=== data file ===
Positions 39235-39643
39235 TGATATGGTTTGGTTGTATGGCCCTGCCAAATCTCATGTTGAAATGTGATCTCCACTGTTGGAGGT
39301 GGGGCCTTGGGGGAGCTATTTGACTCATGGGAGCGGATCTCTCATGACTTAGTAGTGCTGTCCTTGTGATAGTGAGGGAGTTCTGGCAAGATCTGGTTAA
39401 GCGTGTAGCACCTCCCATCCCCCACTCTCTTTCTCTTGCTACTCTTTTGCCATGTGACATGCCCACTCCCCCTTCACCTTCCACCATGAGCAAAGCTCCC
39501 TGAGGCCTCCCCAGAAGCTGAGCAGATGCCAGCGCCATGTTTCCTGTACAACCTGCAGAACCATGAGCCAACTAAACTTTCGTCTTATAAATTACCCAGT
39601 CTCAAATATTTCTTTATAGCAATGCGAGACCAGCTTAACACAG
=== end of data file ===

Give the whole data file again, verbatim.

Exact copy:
Positions 39235-39643
39235 TGATATGGTTTGGTTGTATGGCCCTGCCAAATCTCATGTTGAAATGTGATCTCCACTGTTGGAGGT
39301 GGGGCCTTGGGGGAGCTATTTGACTCATGGGAGCGGATCTCTCATGACTTAGTAGTGCTGTCCTTGTGATAGTGAGGGAGTTCTGGCAAGATCTGGTTAA
39401 GCGTGTAGCACCTCCCATCCCCCACTCTCTTTCTCTTGCTACTCTTTTGCCATGTGACATGCCCACTCCCCCTTCACCTTCCACCATGAGCAAAGCTCCC
39501 TGAGGCCTCCCCAGAAGCTGAGCAGATGCCAGCGCCATGTTTCCTGTACAACCTGCAGAACCATGAGCCAACTAAACTTTCGTCTTATAAATTACCCAGT
39601 CTCAAATATTTCTTTATAGCAATGCGAGACCAGCTTAACACAG